As a doctor specialising in the nutritional management of health and disease, you might imagine that food assumed an important influence in my life from an early age. Actually, nothing could be further from the truth. Both my parents worked full time, and we never had hired help in the home. With five children to feed, my poor mother’s focus was most certainly on food quantity, not quality. Accordingly, she amassed a repertoire of about half a dozen rapid-fire, but uninspiring, dishes that were circulated on a rota system throughout the week.
Affectionate piss-taking was the main form of communication among us children, and my mother’s culinary efforts were duly renamed Briffa-style. Shepherd’s pie, lamb curry and Irish stew became shepherd’s piles, lamb slurry and Irish spew respectively. A flan my mother often made comprising the residue from other meals was referred to as ‘phlegm’. We always had a catering-sized jar of piccalilli on hand to camouflage the taste of anything truly awful. This we referred to as ‘the antidote’.
When I left home to go to medical school, my dietary habits slid further downhill. I subsisted mainly on pizzas, kebabs and Kentucky Fried Chicken. For most of my training, I shared a dilapidated Victorian house in Finsbury Park with four friends. Occasionally, I ventured into the kitchen to prepare a meal for me and the boys. I cooked pasta, which I only did one way. In our house, my tomatoey, bacony, mushroomy sauce became as infamous as my own mother’s fare. Maybe it is true what they say about children turning into their parents.
Another area where I just might have been influenced by my parents is in my choice of career. Both my parents are doctors, yet neither of them encouraged me to follow the same path. In fact, they very rarely talked about medicine at all. If my parents did steer my course in some way, they were subtle about it. Whether subliminally influenced or not, by the age of 11, I was pretty much set on being a doctor. I went straight from school to start my training at University College London Medical School.
Starting medical school turned out to be a bit of a culture shock for me. The product of a state-education in suburban Essex, I had spent my school years feeling like I could hold my own academically. Overnight, I morphed into an intellectual minnow in a sea full of able-minded sharks. Rather than attempt to compete, my reaction was to opt out. I failed my first year exams, coming a spectacularly dismal 139th out of 140 in anatomy. I was not entirely deterred, however, and got through on the re-takes.
After two years studying basic sciences such as biochemistry, neurophysiology, genetics and microbiology (all of which I found as dull as dishwater), I enrolled on a one-year BSc degree programme in immunology. This duly completed, it was time to progress to the hospital wards. For the whole of my time at medical school, I wore my hair long. I suppose this would have been fine if I had been a brilliant student. But in truth, I found studying medicine an immense chore, and never really applied myself to the task. My patchy knowledge, coupled with my ponytail, meant that I was generally viewed as cannon fodder at ward rounds and tutorials. During one particularly excruciating cross-examination, the professor of medicine at my teaching hospital described me as the most inept medical student he had ever taught.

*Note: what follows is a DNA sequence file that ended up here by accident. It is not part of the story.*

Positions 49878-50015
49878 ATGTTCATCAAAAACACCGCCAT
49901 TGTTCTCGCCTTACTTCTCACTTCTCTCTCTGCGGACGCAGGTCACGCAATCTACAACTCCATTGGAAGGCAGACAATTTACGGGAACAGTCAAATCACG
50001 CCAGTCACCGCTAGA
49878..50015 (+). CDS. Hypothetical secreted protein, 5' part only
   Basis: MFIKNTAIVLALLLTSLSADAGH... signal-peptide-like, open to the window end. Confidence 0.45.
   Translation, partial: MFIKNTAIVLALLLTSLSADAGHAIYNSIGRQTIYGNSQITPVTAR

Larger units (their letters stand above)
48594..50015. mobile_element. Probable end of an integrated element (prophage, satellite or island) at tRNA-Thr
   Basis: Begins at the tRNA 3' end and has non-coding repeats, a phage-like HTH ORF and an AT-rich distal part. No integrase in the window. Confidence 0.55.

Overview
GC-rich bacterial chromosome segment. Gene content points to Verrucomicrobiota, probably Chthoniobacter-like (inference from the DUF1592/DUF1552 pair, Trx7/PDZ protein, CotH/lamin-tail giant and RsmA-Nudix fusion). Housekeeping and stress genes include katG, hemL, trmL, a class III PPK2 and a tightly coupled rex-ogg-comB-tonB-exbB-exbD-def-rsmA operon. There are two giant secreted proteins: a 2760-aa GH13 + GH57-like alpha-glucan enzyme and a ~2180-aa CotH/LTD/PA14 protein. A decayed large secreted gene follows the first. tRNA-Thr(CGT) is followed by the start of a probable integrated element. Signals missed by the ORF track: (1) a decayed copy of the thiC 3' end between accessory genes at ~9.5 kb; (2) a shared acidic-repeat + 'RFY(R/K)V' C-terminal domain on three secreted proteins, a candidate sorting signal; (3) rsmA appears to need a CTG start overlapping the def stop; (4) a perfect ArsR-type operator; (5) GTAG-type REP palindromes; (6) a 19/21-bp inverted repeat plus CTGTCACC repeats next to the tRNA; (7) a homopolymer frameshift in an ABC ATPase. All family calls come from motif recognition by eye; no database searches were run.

The medical establishment did not warm to me, but to be honest, there was no love lost here. I was never comfortable with what I saw as the rather autocratic and egocentric approach of many of the doctors responsible for my education. I had major reservations about the largely symptom-suppressive approach orthodox medicine takes. And while conventional medicine clearly has its place, it did seem to me that much of it was pretty ineffective and sometimes downright dangerous. The thought of practising conventional medicine for the rest of my working life turned me cold. Now almost six years into my training, I decided I didn’t want to be a medic after all.
Through a concerted effort in the last few months of my training, I gained a degree in medicine. By some strange and rather ironic twist of fate, I managed to scoop a couple of academic prizes, too. In an odd way, my last-gasp academic success rather than causing me to question my decision to leave medicine, just cemented it. I served my one-year apprenticeship in hospital medicine as a junior doctor, and started to do locums, while I contemplated my next move. The medical school also recognised my efforts on the stage (I was a keen actor in those days) and in the bar by awarding me the prize for contributions to extra-curricular activities.
On one such posting, I admitted an elderly man who had come in for a hernia repair. Although he was in his seventies, he didn’t look older than 60. He was fit and robust, and, unusually for his age, had never been in hospital before. The icing on the cake for me was when he told me he and his wife were still ‘getting plenty’. I was agog and fascinated with how this man had managed to keep himself in such good health. When I asked him about this, he told me that he’d always eaten a simple, healthy diet, which now included organic vegetables which he grew on an allotment. He cycled several miles each day, and also confessed to taking nutritional supplements.
Intrigued by this man’s approach to life, I began to buy books about diet and nutrition, initially with a personal interest in shedding about a stone in excess baggage and transforming the rather grey sense of wellbeing that had plagued me for years. For some months, I read voraciously about nutrition and natural health. On the strength of this new-found knowledge, I decided to experiment, using my own body as the guinea pig. I made a few basic dietary and lifestyle changes, and quite quickly came down to my fighting weight. Not only that, but I also felt healthier than I had done in ages. Propelled by this early success, I resolved to make nutritional medicine my career.
Naive and somewhat blinkered by my experience of life, I did not know that a sizeable natural-health industry was in full swing in the UK. I started work in a diet clinic, imagining this was where nutritionally oriented doctors plied their trade. As it happened, prescribing a high-protein diet and doling out appetite suppressants was not to be my destiny. I ended up starting a practice in nutritional medicine in the City of London, and about three years ago migrated to rooms and a private hospital in north London.